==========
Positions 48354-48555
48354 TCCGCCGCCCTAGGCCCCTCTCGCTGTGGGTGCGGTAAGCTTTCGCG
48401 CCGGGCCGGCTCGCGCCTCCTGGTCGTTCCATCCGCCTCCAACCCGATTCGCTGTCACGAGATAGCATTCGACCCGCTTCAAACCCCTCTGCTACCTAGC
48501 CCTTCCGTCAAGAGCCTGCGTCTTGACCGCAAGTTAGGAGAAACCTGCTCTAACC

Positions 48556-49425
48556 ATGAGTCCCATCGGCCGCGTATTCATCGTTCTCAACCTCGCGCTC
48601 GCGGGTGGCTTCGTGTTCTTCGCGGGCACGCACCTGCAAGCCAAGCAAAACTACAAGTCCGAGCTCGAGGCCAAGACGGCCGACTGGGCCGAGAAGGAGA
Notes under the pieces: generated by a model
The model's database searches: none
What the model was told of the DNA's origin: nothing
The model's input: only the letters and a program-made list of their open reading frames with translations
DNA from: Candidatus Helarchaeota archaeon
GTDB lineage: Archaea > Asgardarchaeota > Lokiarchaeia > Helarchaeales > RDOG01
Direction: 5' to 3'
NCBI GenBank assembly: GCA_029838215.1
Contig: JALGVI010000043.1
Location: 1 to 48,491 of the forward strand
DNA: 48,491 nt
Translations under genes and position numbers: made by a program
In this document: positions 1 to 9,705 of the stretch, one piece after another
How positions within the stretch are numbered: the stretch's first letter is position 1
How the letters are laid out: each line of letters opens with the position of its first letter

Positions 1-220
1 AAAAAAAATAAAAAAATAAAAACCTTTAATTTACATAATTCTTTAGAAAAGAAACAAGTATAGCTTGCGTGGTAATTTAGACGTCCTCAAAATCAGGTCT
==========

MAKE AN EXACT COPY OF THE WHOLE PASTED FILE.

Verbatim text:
Positions 48354-48555
48354 TCCGCCGCCCTAGGCCCCTCTCGCTGTGGGTGCGGTAAGCTTTCGCG
48401 CCGGGCCGGCTCGCGCCTCCTGGTCGTTCCATCCGCCTCCAACCCGATTCGCTGTCACGAGATAGCATTCGACCCGCTTCAAACCCCTCTGCTACCTAGC
48501 CCTTCCGTCAAGAGCCTGCGTCTTGACCGCAAGTTAGGAGAAACCTGCTCTAACC

Positions 48556-49425
48556 ATGAGTCCCATCGGCCGCGTATTCATCGTTCTCAACCTCGCGCTC
48601 GCGGGTGGCTTCGTGTTCTTCGCGGGCACGCACCTGCAAGCCAAGCAAAACTACAAGTCCGAGCTCGAGGCCAAGACGGCCGACTGGGCCGAGAAGGAGA
Notes under the pieces: generated by a model
The model's database searches: none
What the model was told of the DNA's origin: nothing
The model's input: only the letters and a program-made list of their open reading frames with translations
DNA from: Candidatus Helarchaeota archaeon
GTDB lineage: Archaea > Asgardarchaeota > Lokiarchaeia > Helarchaeales > RDOG01
Direction: 5' to 3'
NCBI GenBank assembly: GCA_029838215.1
Contig: JALGVI010000043.1
Location: 1 to 48,491 of the forward strand
DNA: 48,491 nt
Translations under genes and position numbers: made by a program
In this document: positions 1 to 9,705 of the stretch, one piece after another
How positions within the stretch are numbered: the stretch's first letter is position 1
How the letters are laid out: each line of letters opens with the position of its first letter

Positions 1-220
1 AAAAAAAATAAAAAAATAAAAACCTTTAATTTACATAATTCTTTAGAAAAGAAACAAGTATAGCTTGCGTGGTAATTTAGACGTCCTCAAAATCAGGTCT